Spread in Forex is the difference between the bid price and the ask price. The Spread cost
is measured in 'pips' and is the cost of trading. Popular currency pairs such as the EUR/GBP
and USD/AUD have lower spreads as a result of higher levels of liquidity. An in-depth
explanation can be found in our Beginner's Guide To Forex Trading.
Spread in Forex is the difference between the two prices of a currency pair. The Bid is the
quote price at which a trader is willing to buy an asset, and the Ask level is the quote
price at which a trader is willing to sell an asset. Organised by way of a two-way quote,
signify willing buyers and ask prices determine willing sellers. This concept is fundamental
for traders to comprehend as they are the primary cost of trading forex and currency pairs.
For instance, if the bid/ask rate for the EUR/USD is 1.1251/1.1252. Here, EUR is the base
currency and USD is the quote currency. This means that you can buy the EUR at a higher ask
price of 1.1252 and sell it lower at the bid of 1.1251.
The difference between ask and bid price in forex is known as the spread. In the above
example, the spread in pips would be (1.1252-1.1251) = 0.0001. The pip value on USD-based
pairs is identified on the 4th digit, after the decimal. This means that the final forex
spread is 0.1 pips.
To calculate the total spread cost, multiply this pip value by the total number of lots
traded. So, if you are trading a EUR/USD trading lot of 10,000. In case you are trading a
standard lot (100,000 units of the currency). Now, if your account is denominated in another
currency, say GBP, you will need to convert that from US Dollars.
Given the bid and ask prices traders can engage with the market immediately or on the spot.
The ask price is slightly higher than the underlying market price, whereas the bid price is
slightly below the underlying market price. Traders sell the bid and buy the ask. A narrower
bid-ask spread translated to lower trading costs.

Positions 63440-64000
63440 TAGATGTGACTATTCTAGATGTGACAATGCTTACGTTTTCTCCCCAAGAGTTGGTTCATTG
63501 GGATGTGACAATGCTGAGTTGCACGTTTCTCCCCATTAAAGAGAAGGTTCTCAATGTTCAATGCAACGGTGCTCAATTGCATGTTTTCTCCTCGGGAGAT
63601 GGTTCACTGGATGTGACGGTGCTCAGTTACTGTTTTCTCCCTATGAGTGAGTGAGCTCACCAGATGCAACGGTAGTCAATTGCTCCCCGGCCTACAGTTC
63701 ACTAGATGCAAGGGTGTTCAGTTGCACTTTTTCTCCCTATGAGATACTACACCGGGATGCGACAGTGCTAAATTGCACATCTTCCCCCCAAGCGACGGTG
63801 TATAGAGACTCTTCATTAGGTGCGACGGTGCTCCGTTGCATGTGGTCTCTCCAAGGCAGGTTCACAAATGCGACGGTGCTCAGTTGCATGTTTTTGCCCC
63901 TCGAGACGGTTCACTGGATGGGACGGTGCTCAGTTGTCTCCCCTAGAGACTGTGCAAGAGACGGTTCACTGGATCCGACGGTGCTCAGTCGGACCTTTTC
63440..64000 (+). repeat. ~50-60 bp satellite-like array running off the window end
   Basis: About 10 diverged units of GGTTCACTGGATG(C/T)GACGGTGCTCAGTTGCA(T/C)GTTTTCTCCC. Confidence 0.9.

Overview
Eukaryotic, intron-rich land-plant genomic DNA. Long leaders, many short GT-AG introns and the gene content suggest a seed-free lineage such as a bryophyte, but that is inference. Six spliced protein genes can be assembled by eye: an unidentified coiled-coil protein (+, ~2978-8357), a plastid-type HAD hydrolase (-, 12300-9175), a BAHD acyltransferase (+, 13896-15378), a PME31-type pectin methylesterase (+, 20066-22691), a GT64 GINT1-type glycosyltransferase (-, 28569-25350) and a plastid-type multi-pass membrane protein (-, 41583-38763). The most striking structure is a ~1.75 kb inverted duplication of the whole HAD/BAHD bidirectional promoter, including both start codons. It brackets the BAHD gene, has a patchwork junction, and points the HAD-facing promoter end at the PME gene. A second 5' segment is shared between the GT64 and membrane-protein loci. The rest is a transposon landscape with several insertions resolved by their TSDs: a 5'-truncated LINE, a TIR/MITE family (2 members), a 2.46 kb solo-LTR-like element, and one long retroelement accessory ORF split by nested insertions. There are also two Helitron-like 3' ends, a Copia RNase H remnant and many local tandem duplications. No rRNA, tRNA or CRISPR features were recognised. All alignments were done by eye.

The size of the spread plays a pivotal part in forex trading. This is particularly the case
for those using trading strategies that conduct a large number of transactions in a single
trading session. Trading volume, liquidity, market volatility, news, and time can all have
an impact on spreads.
The spread affects profit, given that a currency pair reveals information about market
conditions such as time, volatility and liquidity. For instance, emerging currency pairs
have a greater spread than major currency pairs. Currency pairs involving major currencies
have lower spreads.
Traders should also consider peak trading times for particular currencies. For instance, the
cost of trading the Australian Dollar (AUD) will be higher during nighttime in Australia.
This is because there are not as many market participants actively trading at this time.
Similarly, other Australian financial markets that may influence forex are also closed at
this time. A wider currency pair spread means that a trader would pay more when buying and
receive less when selling.
High spread usually occurs during periods of low liquidity or high market volatility. For
instance, forex pairs that include the Canadian dollar (CAD) will have lower liquidity
during overnight hours in Canada. The same applies to exotic currency pairs such as the
NZD/MXN which have a significantly lower trading volume.
Spreads can widen considerably when the financial markets are volatile: a phenomenon known as
It is also important to understand the difference between fixed and variable spreads. Fixed
spreads remain the same, no matter what the market conditions are. Variable spreads keep on
changing, based on the supply and demand of the instruments and the overall market volatility.
Choosing the optimal spread type is important to keeping trading costs to a minimum. Retail
traders who trade less frequently could benefit from fixed spreads while those who trade
frequently and during peak market hours (when the spreads are the tightest), might prefer
variable spreads. Variable spreads tend to be lower than fixed spreads, especially in calmer
markets. Explore our wide range of forex account types.
The spread of a given currency pair reveals information about market conditions such as time,
volatility and liquidity. Emerging currency pairs have a greater spread than major currency
pairs. There are 8 major currencies which account for approximately 85% of the forex market
With more market makers, real-time pricing and higher trade volumes, pairs involving major
currencies have lower spreads. In addition, there are peak trading times for particular
currencies. For instance, the cost of trading the AUD will be higher when it is night time in
Australia. This is as there are not as many market participants actively trading at this time.
Similarly, other Australian financial markets that may influence forex are also closed at this
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